Where: Bishop´s bridge at Carrer del Bisbe, Barcelona Gothic Quarter
8. Keep wander-lusting, but for good luck now!.
Following on the previous point, now you should find a medieval-looking building, which is not an easy task in the middle of the Gothic District in Barcelona if you know what I mean! but you´ll certainly find a turtle sculpture on the wall. Just touch the turtle´s shell and your problem solved! It is believed that this turtle brings good luck.
This kind of wall inscription, it is actually a mailbox made by Antoni Gaudi´s master: Domenech i Muntaner, back in the XIX century when he was commissioned to refurbish this ancient building that use to be the law school of Barcelona. He made a particular interpretation of the law with this small piece of art, the birds represent the freedom of justice, the turtle how fast justice goes, and the leaves the bureaucracy of the system. Quite a vision!
Where: Carrer de Santa Llúcia, 3
9. If you are a movie geek, find the shooting location for ¨The Perfume¨ film.
Head to Felip Neri Square, which is another hidden gem Barcelona Gothic Quarter and the entrance to the Barcelona Jewish Quarter. This tiny square used to share space with a church and the city’s shoemakers’ and coppersmiths’ guilds. It is also one of the places of Barcelona where you can see the effects of the Spanish Civil War bombings.
(photo credit: Cute Suite)
Where: Plaça de Sant Felip Neri
10. Forget about the Three Graces fountain at Placa Reial, visit Barcelona first public fountain.
Go to Plaça de Sant Just, a quiet area with a fountain that remounts its origins to the 14th century, and that still provides fresh water to walkers who pass by. The legend says that a businessman living here, while hiking the Collserola mountains found a water-fountain and that he built a channel to his house. There is a sculpted hawk catching a partridge on his honor.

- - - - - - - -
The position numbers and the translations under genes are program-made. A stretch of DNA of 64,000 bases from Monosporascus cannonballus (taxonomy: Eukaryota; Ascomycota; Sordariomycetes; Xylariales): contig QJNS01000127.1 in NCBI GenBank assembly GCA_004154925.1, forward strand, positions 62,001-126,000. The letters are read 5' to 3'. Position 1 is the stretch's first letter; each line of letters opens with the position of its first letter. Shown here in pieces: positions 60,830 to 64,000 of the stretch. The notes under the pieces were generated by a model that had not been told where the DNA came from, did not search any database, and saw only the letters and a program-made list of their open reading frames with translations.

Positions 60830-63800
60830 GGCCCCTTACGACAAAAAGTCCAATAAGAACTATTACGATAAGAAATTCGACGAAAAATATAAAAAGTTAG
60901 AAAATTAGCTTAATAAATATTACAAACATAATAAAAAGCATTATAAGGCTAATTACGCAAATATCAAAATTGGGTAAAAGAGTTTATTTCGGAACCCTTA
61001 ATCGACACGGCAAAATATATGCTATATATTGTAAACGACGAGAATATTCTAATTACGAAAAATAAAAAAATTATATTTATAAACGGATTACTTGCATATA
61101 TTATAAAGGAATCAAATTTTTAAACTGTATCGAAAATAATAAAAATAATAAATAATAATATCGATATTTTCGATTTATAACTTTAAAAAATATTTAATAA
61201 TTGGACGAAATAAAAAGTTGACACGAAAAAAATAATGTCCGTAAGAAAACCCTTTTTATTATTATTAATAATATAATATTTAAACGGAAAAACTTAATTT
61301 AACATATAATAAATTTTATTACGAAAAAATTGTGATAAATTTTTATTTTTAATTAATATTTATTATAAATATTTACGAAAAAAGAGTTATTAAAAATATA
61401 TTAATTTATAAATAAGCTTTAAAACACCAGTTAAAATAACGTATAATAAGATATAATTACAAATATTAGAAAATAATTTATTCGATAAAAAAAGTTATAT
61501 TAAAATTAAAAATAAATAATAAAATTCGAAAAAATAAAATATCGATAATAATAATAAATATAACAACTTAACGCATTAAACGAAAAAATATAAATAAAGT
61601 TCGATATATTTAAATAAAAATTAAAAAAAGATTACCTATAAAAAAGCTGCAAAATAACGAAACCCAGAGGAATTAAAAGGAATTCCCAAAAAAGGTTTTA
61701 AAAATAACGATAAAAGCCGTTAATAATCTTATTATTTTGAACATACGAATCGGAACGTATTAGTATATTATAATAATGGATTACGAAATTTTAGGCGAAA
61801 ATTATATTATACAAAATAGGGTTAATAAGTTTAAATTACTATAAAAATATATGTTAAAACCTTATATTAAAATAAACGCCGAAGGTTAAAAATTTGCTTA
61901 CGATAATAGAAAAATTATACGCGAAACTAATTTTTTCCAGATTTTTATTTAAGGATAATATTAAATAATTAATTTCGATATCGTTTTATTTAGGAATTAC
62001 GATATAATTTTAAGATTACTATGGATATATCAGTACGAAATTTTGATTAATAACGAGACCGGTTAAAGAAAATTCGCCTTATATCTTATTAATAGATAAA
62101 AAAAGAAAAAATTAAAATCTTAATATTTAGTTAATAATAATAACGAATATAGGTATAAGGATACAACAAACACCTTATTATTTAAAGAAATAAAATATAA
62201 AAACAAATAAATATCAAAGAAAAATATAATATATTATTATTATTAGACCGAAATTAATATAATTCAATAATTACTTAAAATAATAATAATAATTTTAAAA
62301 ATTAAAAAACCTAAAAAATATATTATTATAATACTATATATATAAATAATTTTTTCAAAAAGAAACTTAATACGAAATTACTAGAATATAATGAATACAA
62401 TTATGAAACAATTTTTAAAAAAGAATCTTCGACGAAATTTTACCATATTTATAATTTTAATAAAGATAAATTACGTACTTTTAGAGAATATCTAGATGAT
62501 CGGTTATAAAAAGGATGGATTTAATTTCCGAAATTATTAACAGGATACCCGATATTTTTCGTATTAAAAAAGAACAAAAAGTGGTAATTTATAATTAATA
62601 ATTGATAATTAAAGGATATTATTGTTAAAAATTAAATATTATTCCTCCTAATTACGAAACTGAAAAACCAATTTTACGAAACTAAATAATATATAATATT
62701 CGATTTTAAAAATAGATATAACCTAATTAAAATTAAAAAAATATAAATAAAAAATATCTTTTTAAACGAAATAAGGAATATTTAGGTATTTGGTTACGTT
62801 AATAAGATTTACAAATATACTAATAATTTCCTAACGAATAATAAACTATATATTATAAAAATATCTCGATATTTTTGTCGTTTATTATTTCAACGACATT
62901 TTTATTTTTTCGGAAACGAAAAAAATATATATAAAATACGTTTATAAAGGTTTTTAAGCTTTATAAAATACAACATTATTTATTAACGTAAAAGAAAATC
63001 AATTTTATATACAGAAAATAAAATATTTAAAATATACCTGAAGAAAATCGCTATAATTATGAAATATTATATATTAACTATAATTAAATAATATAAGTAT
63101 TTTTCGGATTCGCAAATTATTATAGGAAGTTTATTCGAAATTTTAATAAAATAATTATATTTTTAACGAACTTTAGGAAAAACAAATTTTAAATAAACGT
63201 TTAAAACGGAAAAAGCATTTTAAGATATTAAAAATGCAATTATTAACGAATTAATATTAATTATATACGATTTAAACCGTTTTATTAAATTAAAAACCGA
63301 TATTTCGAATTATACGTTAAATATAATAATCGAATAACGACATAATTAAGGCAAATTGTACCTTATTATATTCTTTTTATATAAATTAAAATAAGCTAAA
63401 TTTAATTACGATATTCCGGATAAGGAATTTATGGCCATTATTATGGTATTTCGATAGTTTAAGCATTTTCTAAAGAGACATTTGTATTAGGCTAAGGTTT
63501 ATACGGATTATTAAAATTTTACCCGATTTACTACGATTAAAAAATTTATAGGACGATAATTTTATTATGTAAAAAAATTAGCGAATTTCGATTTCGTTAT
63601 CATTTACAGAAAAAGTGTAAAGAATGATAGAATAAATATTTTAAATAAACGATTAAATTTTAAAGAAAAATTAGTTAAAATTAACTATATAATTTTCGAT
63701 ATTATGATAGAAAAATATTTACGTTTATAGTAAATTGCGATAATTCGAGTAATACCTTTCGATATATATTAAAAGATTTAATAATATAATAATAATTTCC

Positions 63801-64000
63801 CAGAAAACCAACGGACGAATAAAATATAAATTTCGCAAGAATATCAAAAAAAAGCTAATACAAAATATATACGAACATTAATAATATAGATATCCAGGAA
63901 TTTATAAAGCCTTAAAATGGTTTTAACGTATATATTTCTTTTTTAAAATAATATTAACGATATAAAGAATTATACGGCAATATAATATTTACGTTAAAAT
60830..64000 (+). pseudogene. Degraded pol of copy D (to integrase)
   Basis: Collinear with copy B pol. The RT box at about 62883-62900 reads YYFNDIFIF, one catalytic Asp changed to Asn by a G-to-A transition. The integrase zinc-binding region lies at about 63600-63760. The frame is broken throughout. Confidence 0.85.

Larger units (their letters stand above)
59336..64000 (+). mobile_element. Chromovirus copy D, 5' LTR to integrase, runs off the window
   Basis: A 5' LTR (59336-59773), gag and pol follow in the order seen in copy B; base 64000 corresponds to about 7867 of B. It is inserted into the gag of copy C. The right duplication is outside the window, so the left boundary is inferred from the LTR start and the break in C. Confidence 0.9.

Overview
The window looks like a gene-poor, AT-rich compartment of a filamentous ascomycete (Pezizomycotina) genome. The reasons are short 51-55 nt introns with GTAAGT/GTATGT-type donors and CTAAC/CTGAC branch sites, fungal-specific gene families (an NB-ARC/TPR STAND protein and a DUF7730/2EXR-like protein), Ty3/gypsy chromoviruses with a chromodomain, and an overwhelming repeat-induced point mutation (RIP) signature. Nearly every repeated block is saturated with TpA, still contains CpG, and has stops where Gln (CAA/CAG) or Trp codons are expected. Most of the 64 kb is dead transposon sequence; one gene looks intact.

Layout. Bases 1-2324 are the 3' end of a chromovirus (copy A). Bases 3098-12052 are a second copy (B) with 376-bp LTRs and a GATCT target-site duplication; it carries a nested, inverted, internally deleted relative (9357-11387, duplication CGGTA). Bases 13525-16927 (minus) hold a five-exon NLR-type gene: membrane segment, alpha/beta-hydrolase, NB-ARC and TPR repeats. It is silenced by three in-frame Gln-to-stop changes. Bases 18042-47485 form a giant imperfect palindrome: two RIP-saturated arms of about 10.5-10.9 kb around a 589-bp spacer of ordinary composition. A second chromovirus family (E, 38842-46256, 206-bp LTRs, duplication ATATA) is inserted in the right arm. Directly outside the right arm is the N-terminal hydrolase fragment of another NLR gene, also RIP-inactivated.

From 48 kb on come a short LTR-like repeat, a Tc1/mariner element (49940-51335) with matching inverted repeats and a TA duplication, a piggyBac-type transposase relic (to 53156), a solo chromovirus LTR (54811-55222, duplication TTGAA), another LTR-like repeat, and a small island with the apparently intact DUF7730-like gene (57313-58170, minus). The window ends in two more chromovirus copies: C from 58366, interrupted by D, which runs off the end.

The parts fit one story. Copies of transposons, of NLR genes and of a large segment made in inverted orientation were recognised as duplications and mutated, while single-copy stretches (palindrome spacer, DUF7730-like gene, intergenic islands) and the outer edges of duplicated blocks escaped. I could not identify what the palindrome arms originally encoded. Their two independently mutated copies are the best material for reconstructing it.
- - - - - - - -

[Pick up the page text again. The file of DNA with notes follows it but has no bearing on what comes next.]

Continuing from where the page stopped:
Where: Plaça de Sant Just, 4.B
By the way, Gaudi´s first works are actually placed at the Placa Reial (mentioned earlier), and consist of two street lamps on both sides of the central fountain, and are just wonderful!
11. The game is over! Aliens are invading the Gothic Quarter
Uncover the small ghost-type pixelated figure that is part of a world invasion by graffiti artist Invader, also known as Space Invader, who affixes mosaic images of characters from the 1979s-video game ¨Space Invaders¨. His project is about liberating art from its usual environment: Museums, but as well freeing the space invaders from the TV screens and to bring them to our physical world. It is quite interesting to find his works in such a historic place in Barcelona.
Where: Plaça del Pi
Tip: there are many other Invaders in Barcelona! Just go out and find them!
12. Go to an independent art gallery that really cares about you!
It is no surprise that we live in a society driven by consumption, and Drap-Art, a non-profit organization that promotes creative recycling, stands in the middle of a district driven by the touristic economy to raise social awareness for novel values. It is really rewarding finding this unique art gallery in the middle of the Gothic district.
(photo credit: Camel76)
Where: Calle Groc, 1
13. Bar hop all the way down Carrer dels Escudellers
There so many things to at the Gothic Quarter in Barcelona, home to curious tourists during the day and party goers during the night, plus an eclectic mix of residents, it is one of the main nightlife epicenters in the city, with so many watering holes and bars, the only hard part is choosing a pretty good bar route. Well, that and staying vertical by the time you get to the end. Salut!
(photo credit: El Paraigua)
14. Admire candy handcrafting and get a bag of sweets for your next adventures
One way or another, human beings are prone to finish their city adventures with some sweets, and Papabubble, an original sweet shop founded in Barcelona, is the perfect place to end up your discovery of the Gothic Quarter. They recovered the ancient artisanal candy making process.
Where: C/ Ample, 28, 08002 Barcelona.
Looking for more things to do in Barcelona? hungry for a taste of tapas? thirsty for a wine tasting? check out more on our blog and our foodie activities in Barcelona as we explore the city off the beaten path districts!